:) Another fun poll by Birgit!

    • Olfactoria says:

      You are sooooo right about the attars, I never thought of it like that. We are so trained to think heavy and dense means winter only.

      • Tara says:

        Totally agree, after reading Dee’s post it does make perfect sense to wear attars in the Summer. You’d only need a tiny amount and they would bloom beautifully. Maybe an Amouage attar could be a worthwhile buy for me afterall. A revalation! Nice one, Dee :)

  5. Marla says:

    I think I may be one of the few that loves Chergui in hot, dry weather! Love it! But a close friend of mine gets a headache if I wear it on such days. Ah well. In general, I prefer light and citrusy, or tropically floral, or green and mean, in humid heat, and save the spicy orientals, vintage gems (heavy on the aldehydes), and boozy scents for Europe or other places in northern latitudes. Hormonal cycles, haven’t thought of that before, must do some research!
    -Marla

    • Olfactoria says:

      It must be hard to go from the Alps to such a tropical climate, as you did! I am glad to have seasons. :)
      Interesting about hormonal changes resulting in different perfume cravings, it sounds quite logical.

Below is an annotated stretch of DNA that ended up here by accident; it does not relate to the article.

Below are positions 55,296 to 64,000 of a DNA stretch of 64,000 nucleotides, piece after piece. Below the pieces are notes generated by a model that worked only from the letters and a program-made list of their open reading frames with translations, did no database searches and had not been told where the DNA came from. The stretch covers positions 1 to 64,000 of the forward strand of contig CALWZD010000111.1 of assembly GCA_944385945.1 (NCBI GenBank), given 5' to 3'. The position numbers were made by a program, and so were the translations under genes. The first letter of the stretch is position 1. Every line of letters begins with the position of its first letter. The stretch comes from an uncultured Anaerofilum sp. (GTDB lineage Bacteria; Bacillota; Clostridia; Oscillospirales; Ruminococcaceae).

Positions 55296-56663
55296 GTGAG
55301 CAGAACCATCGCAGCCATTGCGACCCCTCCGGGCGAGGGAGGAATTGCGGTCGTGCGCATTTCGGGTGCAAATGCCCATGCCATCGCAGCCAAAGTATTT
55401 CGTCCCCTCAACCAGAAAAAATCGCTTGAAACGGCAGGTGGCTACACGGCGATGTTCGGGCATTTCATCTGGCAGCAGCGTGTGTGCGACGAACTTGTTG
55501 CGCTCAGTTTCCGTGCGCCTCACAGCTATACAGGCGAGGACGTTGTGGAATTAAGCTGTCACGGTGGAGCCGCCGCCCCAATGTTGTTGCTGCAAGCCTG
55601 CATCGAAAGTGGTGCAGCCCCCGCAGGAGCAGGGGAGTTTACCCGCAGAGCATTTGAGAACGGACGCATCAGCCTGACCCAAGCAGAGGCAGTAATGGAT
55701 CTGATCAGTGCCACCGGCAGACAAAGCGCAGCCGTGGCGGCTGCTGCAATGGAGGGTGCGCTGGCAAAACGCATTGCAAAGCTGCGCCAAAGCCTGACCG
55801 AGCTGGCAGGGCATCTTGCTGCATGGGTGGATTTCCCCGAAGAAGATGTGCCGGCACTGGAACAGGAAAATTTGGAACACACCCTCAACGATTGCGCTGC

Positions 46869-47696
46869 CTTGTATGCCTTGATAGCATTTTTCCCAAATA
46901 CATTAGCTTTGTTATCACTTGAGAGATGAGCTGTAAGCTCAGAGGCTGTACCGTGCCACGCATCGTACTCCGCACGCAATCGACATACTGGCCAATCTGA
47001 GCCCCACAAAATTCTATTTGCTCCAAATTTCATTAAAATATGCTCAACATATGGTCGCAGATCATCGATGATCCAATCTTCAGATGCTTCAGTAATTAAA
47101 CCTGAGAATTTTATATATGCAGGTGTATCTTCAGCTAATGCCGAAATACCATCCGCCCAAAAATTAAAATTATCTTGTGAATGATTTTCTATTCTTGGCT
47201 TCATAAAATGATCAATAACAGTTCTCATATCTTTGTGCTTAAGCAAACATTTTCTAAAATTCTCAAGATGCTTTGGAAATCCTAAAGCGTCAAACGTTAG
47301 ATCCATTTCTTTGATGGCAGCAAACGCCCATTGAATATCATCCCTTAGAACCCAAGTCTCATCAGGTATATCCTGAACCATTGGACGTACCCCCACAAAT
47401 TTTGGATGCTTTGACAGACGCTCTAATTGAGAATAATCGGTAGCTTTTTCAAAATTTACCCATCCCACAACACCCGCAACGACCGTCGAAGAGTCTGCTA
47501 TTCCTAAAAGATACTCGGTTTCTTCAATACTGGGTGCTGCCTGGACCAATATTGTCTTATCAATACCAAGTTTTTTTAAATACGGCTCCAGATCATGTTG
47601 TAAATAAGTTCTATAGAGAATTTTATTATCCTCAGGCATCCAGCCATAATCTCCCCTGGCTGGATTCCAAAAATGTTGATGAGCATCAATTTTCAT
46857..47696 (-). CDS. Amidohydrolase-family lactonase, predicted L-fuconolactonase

6. Tarleisio says:

    I’d say…yes, I do change, and I’m a total classicist in that respect. Orientals and woods in winter (with one exception, and that would be Chêne, which is green enough and bracing enough to work for warm weather, and smoky and woody enough to work in winter), florals are what I crave in spring, and summer is when my inner Green Fiend comes out to play. For heat, I wear…Silences, Ivoire, Bvlgari The Verte Extrème, Un Jardin Sur le Nil – they’re all great when the heat is on, and so is Dior’s Escale à Portofino, as well as Atelier’s Grand Neroli (which is VERY…grand, and I adore it!). And one of these days, if I can remember, I need to do an experiment on a warm day…wear Ambre Sultan, just to see what would happen…;-)

    I promise, I’ll apply very, very carefully…:-D

  7. Tara says:

    I say wear what you like, when you like but for me it’s part of the fun to add or subtract fragrances with the seasons. I can’t imagine myself wearing Cuir de Russie, Shalimar or Ambre Narguile in the Summer and really just wouldn’t fancy wearing a light summery fragrance in the depths of Winter. I think the year-rounders in my collection would be 31 Rue Cambon, possibly Une Rose and my latest love, Kyoto. Now I just have to work out which OJ to purchase for the Summer months. It’s definitely between Champaca and Osmanthus (a surprise late favourite). Maybe I should do the Perfume Portrait to help me decide or else go for broke and buy both. Who’d have thought I’d fall for 2 white florals? Not me!